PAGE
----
Last Friday, President Gloria Macapagal Arroyo scolded the GMA-Channel
7 television reporter Tina Panganiban Perez for allegedly
rebellion by interviewing Sen. Gregorio Honasan before the state
of rebellion had been lifted. She even publicly questioned whether her
superiors at the network knew what she was doing, telling Perez that
she would check with GMA management to find out if she had their
approval to interview Honasan.
Shocked by the president's outburst, Perez just remained silent as the president berated her. Perez later explained that of course she had the permission of her superiors at the network, and that all their reporters were even encouraged to go out and try to be the first ones to interview Honasan.
Perez had told the president that she had interviewed Honasan on a certain date, but Arroyo contradicted her by saying that an intelligence agent had followed her and seen her interviewing the senator before the state of rebellion had been lifted.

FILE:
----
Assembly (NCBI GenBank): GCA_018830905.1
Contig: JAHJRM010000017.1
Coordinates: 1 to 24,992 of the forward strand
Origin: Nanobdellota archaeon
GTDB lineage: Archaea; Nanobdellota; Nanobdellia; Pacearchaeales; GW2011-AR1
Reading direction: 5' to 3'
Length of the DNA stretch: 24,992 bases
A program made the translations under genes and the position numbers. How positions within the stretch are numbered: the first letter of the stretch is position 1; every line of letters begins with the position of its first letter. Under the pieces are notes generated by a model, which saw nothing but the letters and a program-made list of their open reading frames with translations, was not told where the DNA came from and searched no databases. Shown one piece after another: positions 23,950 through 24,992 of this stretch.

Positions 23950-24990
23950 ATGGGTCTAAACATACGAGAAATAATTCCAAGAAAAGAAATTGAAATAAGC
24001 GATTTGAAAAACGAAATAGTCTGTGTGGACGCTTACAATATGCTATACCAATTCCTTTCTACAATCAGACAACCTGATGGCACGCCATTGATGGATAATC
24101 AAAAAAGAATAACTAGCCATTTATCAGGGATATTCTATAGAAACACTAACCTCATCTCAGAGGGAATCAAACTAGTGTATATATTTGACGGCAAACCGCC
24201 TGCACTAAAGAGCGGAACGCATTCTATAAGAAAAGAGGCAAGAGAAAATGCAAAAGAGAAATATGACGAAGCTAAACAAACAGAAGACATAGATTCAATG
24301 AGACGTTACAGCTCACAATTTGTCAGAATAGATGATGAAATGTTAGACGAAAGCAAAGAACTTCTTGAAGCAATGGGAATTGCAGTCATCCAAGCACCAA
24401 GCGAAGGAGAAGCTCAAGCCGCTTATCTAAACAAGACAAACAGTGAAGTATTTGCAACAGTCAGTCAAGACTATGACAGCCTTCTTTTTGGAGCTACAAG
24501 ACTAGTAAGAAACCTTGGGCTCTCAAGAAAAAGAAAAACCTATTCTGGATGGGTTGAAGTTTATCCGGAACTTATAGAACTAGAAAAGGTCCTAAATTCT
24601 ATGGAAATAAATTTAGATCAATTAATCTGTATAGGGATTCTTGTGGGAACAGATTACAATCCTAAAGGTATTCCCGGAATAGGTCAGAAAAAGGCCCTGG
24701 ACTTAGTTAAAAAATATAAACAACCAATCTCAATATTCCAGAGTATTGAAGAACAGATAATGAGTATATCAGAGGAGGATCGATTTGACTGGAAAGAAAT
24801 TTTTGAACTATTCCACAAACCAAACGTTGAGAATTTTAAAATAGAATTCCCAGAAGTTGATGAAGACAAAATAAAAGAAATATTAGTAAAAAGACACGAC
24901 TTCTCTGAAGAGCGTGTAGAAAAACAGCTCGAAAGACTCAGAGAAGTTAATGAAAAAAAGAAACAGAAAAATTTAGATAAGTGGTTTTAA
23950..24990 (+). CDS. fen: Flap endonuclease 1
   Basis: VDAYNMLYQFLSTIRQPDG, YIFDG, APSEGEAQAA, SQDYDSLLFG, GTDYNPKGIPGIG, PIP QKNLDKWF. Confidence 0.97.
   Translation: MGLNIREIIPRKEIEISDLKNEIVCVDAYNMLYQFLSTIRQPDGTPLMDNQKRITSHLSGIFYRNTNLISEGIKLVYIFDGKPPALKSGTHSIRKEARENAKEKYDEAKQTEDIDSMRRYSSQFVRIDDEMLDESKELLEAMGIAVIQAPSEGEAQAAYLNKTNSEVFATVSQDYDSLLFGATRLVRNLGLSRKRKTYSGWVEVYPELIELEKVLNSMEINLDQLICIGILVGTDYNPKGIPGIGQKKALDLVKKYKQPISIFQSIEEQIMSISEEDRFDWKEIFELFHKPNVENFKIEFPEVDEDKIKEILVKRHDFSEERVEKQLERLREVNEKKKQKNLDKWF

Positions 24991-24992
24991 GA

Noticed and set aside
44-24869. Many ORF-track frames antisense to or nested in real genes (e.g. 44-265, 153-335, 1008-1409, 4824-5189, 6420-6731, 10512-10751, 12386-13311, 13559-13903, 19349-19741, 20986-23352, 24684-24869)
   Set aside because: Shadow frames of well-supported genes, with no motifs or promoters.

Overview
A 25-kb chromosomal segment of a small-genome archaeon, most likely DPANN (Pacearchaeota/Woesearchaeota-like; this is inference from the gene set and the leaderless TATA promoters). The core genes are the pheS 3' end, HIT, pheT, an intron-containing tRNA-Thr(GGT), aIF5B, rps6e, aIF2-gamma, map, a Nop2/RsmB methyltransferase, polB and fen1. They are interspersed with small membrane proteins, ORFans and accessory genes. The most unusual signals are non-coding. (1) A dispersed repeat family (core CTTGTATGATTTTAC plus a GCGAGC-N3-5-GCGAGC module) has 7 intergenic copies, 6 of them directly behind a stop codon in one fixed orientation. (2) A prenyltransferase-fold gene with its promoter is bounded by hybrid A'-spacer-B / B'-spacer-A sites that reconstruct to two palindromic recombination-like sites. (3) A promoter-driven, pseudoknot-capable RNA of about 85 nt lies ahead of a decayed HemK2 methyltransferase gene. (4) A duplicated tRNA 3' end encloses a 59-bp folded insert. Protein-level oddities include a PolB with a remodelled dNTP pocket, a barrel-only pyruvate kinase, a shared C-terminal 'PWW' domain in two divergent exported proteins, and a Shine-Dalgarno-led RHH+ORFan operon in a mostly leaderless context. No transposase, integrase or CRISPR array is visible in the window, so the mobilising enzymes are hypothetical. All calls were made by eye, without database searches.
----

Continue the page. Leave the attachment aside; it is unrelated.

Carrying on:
Whether or not this makes any difference depends on which side of the fence you're on. To reporters, anyone who is of interest to a current development is fair game for an interview, even if he is the suspected head of the July 27 coup attempt. And in any case, the government hasn't charged him with anything yet, so what's the big deal?
It's really not the job of the press to point out the location of persons on the run to the government. That is the job of intelligence agents who work for the government. If President Arroyo was mad because it took a TV reporter to lead them to Honasan, why did she take it out on Perez? And if the government already knew where the senator was, why didn't they arrest him? Perhaps it's because they didn't, and still don't, have enough evidence that would stand up in a court of law?
After many in the press expressed shock and outrage at the president's dressing down of Perez, the president's handlers must have realized what a mistake it had been to do so and the furious spinning of damage control swung into action. Arroyo visited the headquarters of GMA- 7on Saturday to assure network officials that she wouldn't press charges against Perez. But the damage had already been done, and it sent a chilling message to all journalists that if the government doesn't like your stories, for whatever reason, threats can me made against you.
It's just so sad that in a country such as the Philippines, where freedom of the press has a long and healthy tradition (not withstanding the martial law years of the Marcos dictatorship), a president feels she can intimidate a TV reporter for having interviewed a senator that she doesn't like.